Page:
Teachers want to learn

Karen Herland

Saul Carliner: “This is my life. I teach people how to do teaching.”

photo by Andrew dobrowolskyj


Those who care about teaching genuinely want to learn more.

That’s what Saul Carliner (Education) concluded after an August follow-up meeting to a course design workshop he helped animate in the spring.

“I was surprised at how many of them had a lot of experience and wanted to get better,” Carliner said. “They were all pretty committed teachers, and my guess is that they are already pretty good.”

The nearly 30 participants devoted five full days last May to putting a course together. “I wanted to be able to improve my skills and deliver a better package,” said accountancy lecturer Carmen Kuczewski. The workshop, offered through the Centre for Teaching and Learning Services, helped.

Kuczewski returned to Concordia to complete at EMBA six years ago. “I had held various management positions in industry and was ready for a career change. I knew I’d accumulated experience and I wanted a way to pass it on and help people.” Returning to school led Kuczewski to a career at the front of the classroom.

Monika Gagnon has been teaching Media Studies for several years. Gagnon wanted to rethink her traditional expectation that students would produce a final research paper. Understanding that research practice had been drastically altered by the internet she questioned whether she was “achieving my pedagogical goals at the end of the semester when everyone looked so exhausted.”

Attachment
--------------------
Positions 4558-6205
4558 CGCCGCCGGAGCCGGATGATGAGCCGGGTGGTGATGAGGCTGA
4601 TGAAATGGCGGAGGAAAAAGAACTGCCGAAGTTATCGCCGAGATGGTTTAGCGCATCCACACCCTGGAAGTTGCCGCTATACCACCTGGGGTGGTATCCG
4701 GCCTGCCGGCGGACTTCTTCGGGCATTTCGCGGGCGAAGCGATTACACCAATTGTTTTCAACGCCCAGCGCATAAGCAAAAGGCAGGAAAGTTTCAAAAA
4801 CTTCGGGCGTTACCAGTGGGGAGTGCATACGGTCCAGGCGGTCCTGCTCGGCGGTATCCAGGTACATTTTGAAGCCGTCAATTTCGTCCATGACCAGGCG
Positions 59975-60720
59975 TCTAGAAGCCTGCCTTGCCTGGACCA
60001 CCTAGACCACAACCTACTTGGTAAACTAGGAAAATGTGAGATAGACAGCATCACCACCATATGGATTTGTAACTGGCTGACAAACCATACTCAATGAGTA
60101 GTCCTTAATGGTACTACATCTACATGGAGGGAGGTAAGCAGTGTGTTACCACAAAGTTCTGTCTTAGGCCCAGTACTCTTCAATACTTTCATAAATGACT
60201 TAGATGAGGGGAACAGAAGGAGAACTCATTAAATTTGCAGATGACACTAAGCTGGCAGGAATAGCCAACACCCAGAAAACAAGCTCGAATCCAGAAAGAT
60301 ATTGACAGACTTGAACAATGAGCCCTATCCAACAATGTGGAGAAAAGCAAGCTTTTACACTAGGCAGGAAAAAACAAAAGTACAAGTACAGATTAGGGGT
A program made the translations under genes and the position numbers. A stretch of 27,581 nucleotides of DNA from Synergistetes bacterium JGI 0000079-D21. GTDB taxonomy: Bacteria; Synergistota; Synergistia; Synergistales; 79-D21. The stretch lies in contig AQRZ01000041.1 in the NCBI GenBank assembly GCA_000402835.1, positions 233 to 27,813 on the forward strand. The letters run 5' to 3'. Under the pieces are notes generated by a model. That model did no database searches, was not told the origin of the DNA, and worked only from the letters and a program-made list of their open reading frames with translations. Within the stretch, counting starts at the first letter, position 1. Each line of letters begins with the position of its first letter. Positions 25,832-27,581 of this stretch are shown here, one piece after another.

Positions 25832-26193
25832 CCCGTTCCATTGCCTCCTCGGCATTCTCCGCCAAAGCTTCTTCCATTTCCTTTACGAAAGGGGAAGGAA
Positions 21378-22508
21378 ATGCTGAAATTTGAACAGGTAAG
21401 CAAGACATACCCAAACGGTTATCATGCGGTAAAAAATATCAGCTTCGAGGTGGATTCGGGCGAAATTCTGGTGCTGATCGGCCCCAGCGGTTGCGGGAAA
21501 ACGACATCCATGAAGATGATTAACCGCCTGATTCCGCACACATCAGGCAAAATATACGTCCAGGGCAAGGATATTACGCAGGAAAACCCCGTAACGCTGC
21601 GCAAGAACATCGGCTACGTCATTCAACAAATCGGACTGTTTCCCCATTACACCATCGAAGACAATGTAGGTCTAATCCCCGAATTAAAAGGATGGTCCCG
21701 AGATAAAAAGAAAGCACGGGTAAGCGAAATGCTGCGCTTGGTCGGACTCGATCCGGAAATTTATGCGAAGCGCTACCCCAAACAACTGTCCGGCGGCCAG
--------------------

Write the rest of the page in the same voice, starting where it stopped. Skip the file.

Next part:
Working through her syllabus, she was able to “dramatically change the kinds of work students do throughout the term.” She was also reassured to learn in the workshop that most new ideas take a few tries to get right.

All four faculties were represented among the workshop participants. Although course design was the order of business, it’s clear that the opportunity to discuss pedagogy — everything from late assignments to styles of teaching — was appreciated. “As full-time faculty, I really only speak to my colleagues about administrative issues, or when there’s an emergency that requires damage control. There is not much opportunity to discuss pedagogy,” Gagnon said.

Drawing teacher Holly King (centre, in green shirt) watches students learn from each other as they critique work.

photo by Robert winters

Linda Kay (Journalism) registered for the program two years ago. She had been teaching practical courses since 1990. The prospect of teaching her first theoretical course sent her to the workshop.

“When you’re a part-time teacher, you don’t have a lot of contact with everyone else.” By the time Kay became a full-time tenure-track professor in 2001, she assumed everyone knew all about teaching and it was up to her to catch up. The workshop was an opportunity “to talk about teaching freely with other people who feel passionately about it.” Kay continued to meet with her group of participants regularly for about a year. This year, she helped facilitate the workshop.

“I got some great ideas, I was taking notes myself,” Carliner said. The workshop was so successful, it will be offered both in December and in the spring to accommodate more people.